“The few months preceding an election have always been times of serious political divisions, but the divisions and meanness we are experiencing in this election, especially at the presidential level, seem to be unusually wide and ugly,” [Dallin H Oaks] expressed.
“We should also remember not to be part of the current meanness,” Elder Oaks stressed. “We should communicate about our differences with a minimum of offense.”
He continued, “TV, the internet, and the emboldened anonymity of the blogosphere have replaced whatever remained of the measured discourse of the past and have facilitated the current ugliness. Nevertheless, as the First Presidency always reminds us, we have the responsibility to become informed about the issues and candidates and to independently exercise our right to vote."
("Elder Oaks Addresses Elections, Hope and Freedom at BYU: Students encouraged to be civil on social media", Mormon News Room, 13 Sep 2016)
From Jack Hunter, Oct 23, 2014
A new Pew Study showing how liberals and conservatives get their news contained an interesting stat—44 percent of “consistent liberals” have “hidden, blocked, defriended, or stopped following someone” on Facebook because they disagreed with their political postings. 31 percent of “consistent conservatives” have done the same.
The study notes that liberals generally see more ideological diversity in their social media feeds than conservatives do, which might be the reason for liberals unfriending people they disagree with more than conservatives.
But I’m less interested in whether liberals might defriend more than conservatives, than in who they’re actually defriending. Are they just Facebook friends?
Or real ones?
I have unfriended all sorts of people from my Facebook over the years but can’t recall a single time I’ve blocked or quit following someone I would genuinely consider a friend. I’ve certainly never unfriended a family member.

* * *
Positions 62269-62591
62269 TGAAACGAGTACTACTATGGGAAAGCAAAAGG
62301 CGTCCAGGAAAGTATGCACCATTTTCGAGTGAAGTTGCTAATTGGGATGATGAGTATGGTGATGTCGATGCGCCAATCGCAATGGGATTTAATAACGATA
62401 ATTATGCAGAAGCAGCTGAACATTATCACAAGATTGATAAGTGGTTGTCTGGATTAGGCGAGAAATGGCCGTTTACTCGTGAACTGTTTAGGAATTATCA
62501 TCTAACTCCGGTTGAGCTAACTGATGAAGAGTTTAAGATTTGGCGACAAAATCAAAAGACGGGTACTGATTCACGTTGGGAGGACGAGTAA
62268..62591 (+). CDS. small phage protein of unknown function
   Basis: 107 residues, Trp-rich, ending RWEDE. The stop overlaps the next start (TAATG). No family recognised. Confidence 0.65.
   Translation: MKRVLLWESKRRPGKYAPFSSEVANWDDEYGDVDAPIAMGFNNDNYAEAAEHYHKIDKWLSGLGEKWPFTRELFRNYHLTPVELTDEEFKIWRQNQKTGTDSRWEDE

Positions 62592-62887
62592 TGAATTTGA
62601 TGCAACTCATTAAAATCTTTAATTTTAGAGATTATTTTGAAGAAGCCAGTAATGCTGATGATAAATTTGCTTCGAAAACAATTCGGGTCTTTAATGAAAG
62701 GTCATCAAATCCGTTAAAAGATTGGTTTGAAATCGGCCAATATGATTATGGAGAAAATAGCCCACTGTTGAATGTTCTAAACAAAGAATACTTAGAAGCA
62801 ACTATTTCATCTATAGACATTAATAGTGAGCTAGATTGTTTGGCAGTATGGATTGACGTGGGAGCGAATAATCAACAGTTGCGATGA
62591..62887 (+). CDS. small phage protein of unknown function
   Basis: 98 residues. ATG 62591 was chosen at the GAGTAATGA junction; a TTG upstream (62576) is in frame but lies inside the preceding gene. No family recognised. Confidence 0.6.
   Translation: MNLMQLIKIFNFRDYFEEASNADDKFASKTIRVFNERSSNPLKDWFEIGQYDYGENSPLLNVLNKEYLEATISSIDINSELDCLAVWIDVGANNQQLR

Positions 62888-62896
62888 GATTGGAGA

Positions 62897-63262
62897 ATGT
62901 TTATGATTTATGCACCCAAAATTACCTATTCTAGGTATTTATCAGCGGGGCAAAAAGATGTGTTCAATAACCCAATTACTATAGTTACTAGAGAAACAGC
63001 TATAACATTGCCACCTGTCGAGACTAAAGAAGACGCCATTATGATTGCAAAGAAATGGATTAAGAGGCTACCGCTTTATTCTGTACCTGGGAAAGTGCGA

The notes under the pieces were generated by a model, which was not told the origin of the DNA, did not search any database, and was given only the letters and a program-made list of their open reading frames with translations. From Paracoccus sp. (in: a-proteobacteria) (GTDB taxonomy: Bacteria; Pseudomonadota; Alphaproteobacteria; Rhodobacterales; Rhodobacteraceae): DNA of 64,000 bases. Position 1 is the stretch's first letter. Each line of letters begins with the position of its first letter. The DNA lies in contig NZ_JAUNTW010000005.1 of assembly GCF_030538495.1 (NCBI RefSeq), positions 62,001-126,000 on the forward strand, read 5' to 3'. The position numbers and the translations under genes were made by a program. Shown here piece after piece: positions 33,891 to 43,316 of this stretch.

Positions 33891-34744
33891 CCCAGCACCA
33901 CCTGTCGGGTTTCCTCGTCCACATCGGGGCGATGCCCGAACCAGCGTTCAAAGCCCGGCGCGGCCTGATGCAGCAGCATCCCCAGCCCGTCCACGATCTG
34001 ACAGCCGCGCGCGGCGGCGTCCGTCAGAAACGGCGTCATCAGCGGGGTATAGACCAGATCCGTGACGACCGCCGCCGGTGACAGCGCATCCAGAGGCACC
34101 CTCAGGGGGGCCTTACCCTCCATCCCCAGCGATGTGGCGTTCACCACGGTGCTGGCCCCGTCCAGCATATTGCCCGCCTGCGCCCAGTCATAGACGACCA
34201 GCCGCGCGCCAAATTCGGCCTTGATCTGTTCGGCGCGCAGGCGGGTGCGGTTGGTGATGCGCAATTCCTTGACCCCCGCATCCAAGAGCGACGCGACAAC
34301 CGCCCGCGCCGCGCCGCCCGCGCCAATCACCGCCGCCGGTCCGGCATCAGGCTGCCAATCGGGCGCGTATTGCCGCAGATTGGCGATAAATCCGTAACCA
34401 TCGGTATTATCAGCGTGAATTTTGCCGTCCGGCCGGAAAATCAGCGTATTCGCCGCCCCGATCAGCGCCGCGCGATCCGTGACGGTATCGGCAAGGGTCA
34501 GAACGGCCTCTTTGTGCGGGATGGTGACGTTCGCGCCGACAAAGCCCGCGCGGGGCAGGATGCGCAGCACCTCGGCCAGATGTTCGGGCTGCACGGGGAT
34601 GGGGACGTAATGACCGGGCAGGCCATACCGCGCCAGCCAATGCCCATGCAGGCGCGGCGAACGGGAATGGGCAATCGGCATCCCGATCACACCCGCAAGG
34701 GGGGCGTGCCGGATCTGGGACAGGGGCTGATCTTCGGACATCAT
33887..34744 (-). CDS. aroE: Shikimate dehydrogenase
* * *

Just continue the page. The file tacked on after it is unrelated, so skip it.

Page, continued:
In fact, I’ve seen some pretty asinine views pop up in my Facebook feed that I endure simply because the come from friends or family. “I know this person,” I think to myself. A particular view they hold that I don’t like is not representative of that person as a whole.
If thinking logically, someone should subscribe to a particular brand of politics because they believe that philosophy will make life better for themselves, their friends and their families. Humans being humans, sometimes those friends and family will disagree. But the ultimate goal, supposedly, is betterment for everyone.
Friends and family should come first, politics second.
Ideologues have a tendency to make their politics so much a part of their identity that they can lose focus of what’s important. Sometimes being a “liberal” or a “conservative” or even a “libertarian” becomes the priority. What their friends and family think about politics becomes more important than the fact that they are friends and family. It’s hard to imagine anything dumber than parents and their children, or good friends, who don’t talk to one another over who someone might have voted for. Yet, we know this happens.
It’s hard to think of anything sillier than unfriending someone you have genuinely cared about up until the point you disagreed with them on Facebook. Yet, I’m sure this happens as well.
Online and in life, it is important to separate the personal from the political as much as possible. We believe what we believe because we think it will help the ones we love; we should never love what we believe so much that it damages our flesh-and-blood relationships. “Liberal” and “conservative” are mere political identities. “Mom,” “Dad,” “daughter,” “son” and “best friend” are our real identities.
Political ideologues often look down on others who are not as attuned to the news of the day as they are. But the opposite is also true.
Normal people more concerned with putting food on the table or attending their kid’s dance recital than what politicians say, probably see many ideologues as crazy people disconnected from what’s important.
Often, they’re right.I like to have some diversity of opinions in my friends. I find that it helps me to understand why I believe the way I do. It has also brought about some changes that I think my past self would have been surprised of.